Second chance is an algorithm that is extremely simple to implement and that features a minor modification to a classical FIFO algorithm. A system's pages are managed in a linked list. When a page fault occurs, the newly referenced page is placed at the beginning of the list; this automatically moves the existing pages back by one position. Since only a finite number of positions are available in the FIFO queue, the system must reach its capacity limit at some point or other. When it does, the pages at the end of the queue ''drop off'' the list and are swapped out. When they are needed again, the processor triggers a page fault that causes the kernel to read the page data in again and to place the page at the start of the list.
For obvious reasons, this procedure is not particularly smart. When pages are swapped out, no account is taken of whether the pages are used frequently or rarely. After a given number of page faults (determined by how many places there are in the queue), the page is written into the swap area. If it is required frequently, it is read in again immediately — not to the benefit of system performance.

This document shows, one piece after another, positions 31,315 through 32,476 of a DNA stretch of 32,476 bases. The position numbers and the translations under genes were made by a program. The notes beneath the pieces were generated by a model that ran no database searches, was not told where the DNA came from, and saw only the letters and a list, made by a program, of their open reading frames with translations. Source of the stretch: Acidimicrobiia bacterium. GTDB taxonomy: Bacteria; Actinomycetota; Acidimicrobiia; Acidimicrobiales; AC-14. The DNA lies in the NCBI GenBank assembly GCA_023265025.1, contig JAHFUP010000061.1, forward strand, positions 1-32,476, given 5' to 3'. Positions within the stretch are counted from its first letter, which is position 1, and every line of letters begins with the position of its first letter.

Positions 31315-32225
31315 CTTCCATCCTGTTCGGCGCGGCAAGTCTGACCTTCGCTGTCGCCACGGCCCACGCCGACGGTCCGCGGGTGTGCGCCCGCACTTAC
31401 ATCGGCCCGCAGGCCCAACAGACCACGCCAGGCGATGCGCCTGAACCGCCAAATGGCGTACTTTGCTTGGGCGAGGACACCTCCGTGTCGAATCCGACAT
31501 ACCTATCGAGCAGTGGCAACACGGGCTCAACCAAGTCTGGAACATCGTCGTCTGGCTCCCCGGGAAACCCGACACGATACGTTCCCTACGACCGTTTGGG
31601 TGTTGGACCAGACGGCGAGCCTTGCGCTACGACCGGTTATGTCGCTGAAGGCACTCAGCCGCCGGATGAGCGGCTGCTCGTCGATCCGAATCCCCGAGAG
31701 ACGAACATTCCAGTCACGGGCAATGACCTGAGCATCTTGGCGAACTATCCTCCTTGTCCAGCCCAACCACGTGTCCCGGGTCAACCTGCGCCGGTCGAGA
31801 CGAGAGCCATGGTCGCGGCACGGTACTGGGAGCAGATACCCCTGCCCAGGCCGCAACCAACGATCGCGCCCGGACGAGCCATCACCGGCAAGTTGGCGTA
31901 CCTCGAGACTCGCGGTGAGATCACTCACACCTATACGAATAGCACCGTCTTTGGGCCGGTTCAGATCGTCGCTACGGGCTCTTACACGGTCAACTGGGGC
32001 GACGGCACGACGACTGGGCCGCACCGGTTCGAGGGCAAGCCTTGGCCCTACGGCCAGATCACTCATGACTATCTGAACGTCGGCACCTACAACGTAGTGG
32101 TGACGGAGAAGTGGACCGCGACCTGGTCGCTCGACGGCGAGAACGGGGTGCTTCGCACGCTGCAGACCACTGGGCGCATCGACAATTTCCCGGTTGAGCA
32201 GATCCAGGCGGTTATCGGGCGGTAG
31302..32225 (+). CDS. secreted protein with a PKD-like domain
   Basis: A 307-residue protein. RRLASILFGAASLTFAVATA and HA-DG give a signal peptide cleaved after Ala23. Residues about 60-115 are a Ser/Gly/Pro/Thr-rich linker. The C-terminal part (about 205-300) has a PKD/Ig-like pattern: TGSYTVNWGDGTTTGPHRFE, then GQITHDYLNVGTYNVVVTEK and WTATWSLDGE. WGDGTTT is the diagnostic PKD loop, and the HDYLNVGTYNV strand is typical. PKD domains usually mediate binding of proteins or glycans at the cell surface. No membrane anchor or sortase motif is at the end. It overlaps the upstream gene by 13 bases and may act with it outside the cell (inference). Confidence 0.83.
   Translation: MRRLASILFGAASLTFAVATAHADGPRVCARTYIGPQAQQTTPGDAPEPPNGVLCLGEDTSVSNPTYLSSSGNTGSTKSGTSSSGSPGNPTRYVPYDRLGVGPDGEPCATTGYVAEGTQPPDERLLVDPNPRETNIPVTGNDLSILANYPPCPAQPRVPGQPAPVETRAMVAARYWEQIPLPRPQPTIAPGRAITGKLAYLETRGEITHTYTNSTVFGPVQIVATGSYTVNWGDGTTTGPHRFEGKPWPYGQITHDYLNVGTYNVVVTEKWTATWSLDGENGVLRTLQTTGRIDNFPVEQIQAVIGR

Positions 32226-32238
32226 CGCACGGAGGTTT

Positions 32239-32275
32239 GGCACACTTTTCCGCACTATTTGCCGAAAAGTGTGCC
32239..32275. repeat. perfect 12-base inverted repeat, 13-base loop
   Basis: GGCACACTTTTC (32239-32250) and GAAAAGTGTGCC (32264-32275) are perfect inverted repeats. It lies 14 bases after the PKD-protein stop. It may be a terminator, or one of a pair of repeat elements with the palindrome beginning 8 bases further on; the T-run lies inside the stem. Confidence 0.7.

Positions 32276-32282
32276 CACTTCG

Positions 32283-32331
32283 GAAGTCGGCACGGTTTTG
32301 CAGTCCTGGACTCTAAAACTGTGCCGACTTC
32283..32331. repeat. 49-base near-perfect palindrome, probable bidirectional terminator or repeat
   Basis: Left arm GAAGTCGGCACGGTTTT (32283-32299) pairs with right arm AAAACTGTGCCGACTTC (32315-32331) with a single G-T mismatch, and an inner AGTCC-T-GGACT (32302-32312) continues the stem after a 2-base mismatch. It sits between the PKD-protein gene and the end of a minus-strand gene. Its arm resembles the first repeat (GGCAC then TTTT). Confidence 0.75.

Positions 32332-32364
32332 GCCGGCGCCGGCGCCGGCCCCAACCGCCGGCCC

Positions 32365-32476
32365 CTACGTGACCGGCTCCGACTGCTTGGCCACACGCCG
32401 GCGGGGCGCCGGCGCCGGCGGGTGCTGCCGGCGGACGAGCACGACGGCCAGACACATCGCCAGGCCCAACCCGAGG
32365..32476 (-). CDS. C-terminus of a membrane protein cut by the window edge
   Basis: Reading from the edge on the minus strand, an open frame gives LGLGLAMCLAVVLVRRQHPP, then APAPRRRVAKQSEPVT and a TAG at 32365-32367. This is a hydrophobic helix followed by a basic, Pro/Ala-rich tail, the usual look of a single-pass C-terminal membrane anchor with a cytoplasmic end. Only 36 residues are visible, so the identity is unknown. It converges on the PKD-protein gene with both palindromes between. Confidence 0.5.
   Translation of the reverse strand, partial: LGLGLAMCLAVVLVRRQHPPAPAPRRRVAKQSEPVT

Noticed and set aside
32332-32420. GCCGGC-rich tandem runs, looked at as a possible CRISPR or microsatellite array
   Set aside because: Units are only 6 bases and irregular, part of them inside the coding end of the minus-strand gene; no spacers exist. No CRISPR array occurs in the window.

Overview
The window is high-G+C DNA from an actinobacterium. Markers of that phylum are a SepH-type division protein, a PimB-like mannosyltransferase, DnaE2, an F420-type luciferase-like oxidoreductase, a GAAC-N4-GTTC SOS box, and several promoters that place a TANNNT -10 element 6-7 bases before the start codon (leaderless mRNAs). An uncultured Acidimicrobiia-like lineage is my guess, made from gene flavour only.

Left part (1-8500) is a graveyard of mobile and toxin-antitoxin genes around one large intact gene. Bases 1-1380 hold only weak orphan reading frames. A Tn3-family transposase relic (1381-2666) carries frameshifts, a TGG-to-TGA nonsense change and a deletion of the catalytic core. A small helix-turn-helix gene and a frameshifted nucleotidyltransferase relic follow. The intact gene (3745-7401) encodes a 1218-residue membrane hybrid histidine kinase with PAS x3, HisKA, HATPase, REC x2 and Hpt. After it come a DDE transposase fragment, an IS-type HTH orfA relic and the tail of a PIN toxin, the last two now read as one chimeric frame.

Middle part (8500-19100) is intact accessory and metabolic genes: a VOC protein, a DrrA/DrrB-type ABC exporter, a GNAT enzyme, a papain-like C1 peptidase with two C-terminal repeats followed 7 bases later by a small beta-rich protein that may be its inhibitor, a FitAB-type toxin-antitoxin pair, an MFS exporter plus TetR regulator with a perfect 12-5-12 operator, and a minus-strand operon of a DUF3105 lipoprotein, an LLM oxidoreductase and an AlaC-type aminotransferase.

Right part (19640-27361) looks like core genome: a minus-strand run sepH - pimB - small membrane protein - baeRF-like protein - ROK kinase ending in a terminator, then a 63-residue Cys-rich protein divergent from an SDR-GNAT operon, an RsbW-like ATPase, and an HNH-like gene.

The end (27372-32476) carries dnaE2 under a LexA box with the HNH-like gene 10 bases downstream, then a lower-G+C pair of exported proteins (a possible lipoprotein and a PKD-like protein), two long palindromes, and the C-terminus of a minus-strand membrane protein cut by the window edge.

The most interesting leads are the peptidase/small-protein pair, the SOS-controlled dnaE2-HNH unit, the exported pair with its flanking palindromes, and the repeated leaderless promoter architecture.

This situation can be improved by offering a page a second chance before it is swapped out. Each page is assigned a special field containing a bit that is controlled by the hardware. When the page is accessed, the bit is automatically set to 1. The software (kernel) is responsible for un-setting the bit.
When a page reaches the end of the list, the kernel does not immediately swap it out but first checks whether the aforementioned bit is set. If it is, it is unset and the page is moved to the start of the FIFO queue; in other words, it is treated like a new page that has been added to the system. If the bit is not set, the page is swapped out.
Thanks to this extension, the algorithm does take minimum account of whether pages are used frequently or not, but does not deliver the performance expected of state-of-the-art memory management. Nevertheless, the second chance algorithm is a good starting point when combined with other techniques.
Continue reading here: LRU Algorithm
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